A US doctor has warned that patients will lose trust in healthcare professionals if they do not disclose the extent of their relationships with drug companies.
Writing on bmj.com, emergency doctor Leana Wen, from George Washington University, argues that more needs to be done and insists that “establishing trust is a critical part of care” and “at the core of what it means to be a doctor”.
She believes it should be mandatory for doctors to tell patients how personal incentives could affect treatment but says that her campaigning on the issue has made her an ‘object of hatred’.
In August an academic study found that doctors in the US who receive free meals or money from pharma companies are more than twice as likely to prescribe their drugs compared to those who receive no extra funding.
This year the Physician Payments Sunshine Act takes effect in the US, with drug and medical device manufacturers required to publicly report payments to doctors and teaching hospitals.
Wen argues that recent research showed “94% of American doctors have some relationship with a drug or medical device company” with other studies showing that this can “skew research findings and doctors’ prescribing practices”.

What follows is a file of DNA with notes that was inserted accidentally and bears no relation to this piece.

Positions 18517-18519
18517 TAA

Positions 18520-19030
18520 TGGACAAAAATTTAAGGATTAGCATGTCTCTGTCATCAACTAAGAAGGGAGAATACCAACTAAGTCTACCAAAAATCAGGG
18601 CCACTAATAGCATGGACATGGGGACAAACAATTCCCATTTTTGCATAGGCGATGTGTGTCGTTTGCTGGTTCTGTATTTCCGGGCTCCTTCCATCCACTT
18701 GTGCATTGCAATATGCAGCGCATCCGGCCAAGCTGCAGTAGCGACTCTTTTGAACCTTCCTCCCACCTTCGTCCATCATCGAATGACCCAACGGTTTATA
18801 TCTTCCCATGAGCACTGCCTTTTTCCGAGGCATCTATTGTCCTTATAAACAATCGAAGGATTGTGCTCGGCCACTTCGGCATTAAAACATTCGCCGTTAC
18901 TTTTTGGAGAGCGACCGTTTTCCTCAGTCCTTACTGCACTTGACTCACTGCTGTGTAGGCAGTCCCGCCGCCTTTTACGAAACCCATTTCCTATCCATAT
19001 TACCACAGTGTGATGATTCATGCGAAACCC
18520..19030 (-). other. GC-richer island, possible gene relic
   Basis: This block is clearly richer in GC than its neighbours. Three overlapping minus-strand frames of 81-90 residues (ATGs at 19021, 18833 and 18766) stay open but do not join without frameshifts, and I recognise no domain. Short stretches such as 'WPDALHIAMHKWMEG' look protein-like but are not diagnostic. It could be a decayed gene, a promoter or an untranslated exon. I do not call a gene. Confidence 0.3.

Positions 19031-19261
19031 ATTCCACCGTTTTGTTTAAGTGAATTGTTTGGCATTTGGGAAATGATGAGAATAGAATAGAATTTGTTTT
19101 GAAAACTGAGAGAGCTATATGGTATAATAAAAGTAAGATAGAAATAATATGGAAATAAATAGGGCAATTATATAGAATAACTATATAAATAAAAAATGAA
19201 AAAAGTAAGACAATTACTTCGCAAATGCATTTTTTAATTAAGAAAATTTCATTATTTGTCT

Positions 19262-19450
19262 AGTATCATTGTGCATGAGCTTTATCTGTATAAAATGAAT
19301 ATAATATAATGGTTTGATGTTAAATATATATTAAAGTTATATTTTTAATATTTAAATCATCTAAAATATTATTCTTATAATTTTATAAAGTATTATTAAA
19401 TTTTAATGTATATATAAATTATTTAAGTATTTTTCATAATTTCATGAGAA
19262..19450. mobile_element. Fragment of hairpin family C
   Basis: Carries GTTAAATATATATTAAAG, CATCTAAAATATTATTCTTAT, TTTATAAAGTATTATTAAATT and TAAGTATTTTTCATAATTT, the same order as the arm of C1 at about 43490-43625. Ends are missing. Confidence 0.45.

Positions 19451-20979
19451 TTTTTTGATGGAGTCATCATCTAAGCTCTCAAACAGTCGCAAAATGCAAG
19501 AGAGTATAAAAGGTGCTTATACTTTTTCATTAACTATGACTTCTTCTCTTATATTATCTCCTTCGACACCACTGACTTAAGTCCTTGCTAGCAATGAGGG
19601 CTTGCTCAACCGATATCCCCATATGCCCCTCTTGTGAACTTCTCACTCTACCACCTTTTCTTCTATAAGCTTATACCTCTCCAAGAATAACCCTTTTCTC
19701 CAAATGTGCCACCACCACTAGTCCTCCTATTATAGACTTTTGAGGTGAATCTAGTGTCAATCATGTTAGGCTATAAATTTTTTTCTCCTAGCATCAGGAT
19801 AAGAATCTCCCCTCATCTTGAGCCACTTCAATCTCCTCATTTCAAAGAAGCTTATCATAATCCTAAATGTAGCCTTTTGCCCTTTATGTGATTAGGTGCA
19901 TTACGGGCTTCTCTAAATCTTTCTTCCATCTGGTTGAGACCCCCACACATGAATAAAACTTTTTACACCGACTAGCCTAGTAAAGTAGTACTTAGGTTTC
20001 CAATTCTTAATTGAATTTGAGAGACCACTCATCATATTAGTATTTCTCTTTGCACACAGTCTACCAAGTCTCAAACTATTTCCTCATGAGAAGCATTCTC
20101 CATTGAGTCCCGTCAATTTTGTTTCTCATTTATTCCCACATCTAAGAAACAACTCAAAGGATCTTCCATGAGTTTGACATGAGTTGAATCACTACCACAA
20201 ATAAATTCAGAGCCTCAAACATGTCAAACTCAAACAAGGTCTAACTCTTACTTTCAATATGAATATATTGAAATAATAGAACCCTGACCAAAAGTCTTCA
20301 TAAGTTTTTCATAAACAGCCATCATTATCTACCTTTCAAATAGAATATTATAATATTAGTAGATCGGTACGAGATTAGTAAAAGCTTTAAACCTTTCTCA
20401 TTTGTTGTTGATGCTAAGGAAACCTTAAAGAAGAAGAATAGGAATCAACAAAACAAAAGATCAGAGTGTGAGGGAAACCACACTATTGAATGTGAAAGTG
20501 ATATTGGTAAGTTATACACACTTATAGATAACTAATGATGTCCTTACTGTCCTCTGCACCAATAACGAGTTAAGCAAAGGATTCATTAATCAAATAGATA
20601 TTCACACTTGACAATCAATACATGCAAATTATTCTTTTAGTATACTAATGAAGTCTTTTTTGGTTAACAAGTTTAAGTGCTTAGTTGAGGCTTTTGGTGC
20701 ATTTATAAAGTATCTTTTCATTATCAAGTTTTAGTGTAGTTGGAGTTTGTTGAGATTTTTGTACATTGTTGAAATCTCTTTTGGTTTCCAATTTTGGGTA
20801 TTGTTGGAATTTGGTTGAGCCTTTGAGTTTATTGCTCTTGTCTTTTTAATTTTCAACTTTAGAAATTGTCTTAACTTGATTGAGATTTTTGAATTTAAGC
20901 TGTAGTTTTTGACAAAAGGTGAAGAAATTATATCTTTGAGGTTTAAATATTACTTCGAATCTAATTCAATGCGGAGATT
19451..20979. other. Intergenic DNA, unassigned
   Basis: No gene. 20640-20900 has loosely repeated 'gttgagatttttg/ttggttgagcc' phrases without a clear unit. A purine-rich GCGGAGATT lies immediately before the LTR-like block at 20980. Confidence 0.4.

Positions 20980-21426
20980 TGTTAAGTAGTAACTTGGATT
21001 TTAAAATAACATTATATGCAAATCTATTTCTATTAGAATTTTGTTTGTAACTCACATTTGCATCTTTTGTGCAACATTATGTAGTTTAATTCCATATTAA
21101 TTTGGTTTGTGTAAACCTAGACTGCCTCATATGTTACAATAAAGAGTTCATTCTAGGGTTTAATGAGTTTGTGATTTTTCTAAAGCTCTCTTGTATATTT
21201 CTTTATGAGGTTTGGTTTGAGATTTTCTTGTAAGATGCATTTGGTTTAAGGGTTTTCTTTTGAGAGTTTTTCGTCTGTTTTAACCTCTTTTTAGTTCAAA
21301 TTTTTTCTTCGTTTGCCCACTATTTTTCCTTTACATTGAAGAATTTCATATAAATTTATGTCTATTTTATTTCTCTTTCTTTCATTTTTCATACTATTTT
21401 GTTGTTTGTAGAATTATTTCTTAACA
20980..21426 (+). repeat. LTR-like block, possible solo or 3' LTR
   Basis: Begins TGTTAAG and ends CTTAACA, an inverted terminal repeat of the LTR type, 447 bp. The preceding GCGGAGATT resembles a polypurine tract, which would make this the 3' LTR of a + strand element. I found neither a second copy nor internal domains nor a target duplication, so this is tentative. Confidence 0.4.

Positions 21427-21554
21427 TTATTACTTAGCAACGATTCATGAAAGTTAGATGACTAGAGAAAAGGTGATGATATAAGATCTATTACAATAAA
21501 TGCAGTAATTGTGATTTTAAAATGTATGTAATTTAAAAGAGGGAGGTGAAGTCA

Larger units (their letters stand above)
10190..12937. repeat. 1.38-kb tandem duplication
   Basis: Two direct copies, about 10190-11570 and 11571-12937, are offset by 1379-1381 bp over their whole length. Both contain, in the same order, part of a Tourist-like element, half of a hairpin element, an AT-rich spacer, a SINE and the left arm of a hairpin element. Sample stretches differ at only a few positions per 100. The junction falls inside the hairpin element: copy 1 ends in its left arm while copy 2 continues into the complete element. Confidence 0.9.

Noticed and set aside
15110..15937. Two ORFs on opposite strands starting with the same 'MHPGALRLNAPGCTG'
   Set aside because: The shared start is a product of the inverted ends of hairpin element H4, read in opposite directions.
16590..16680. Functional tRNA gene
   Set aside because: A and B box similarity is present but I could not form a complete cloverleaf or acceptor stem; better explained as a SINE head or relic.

Part of the problem, she says, is that doctors’ salaries can depend on the number of tests they order and procedures they perform: the Institute of Medicine suggests that 30% of all tests and treatments done are unnecessary, “to the tune of $750 billion every year”.
Wen poses the question of whether tests are being prescribed because it is in patients’ best interest “or because they benefit the doctor?”
It is an issue which feeds into a more general debate about transparency for pharma. From 2016 European rules will require companies to make available on their website the names of healthcare professionals and associations receiving payments.
In the UK, pharma trade association the ABPI started a voluntary scheme last year with its members releasing aggregate payments to doctors, which totalled£40 million.
Bribery is an issue that remains in the spotlight for pharma: in China Novartis, Sanofi and GlaxoSmithKline are all currently being investigated for allegedly bribing doctors in order for them to prescribe their medicines.
In a separate development, a poll on www.bmj.com poll asks this week whether journals should stop publishing research funded by the drug industry - a live issue since the BMJ itself no longer publishes research funded by tobacco companies.
Richard Smith, chair of Patients Know Best, and Peter Gøtzsche, director of the Nordic Cochrane Centre, says drug company research is flawed and published to encourage sales - but Trish Groves, head of research at the BMJ, says the industries are fundamentally different and that “moves are afoot to increase integrity”.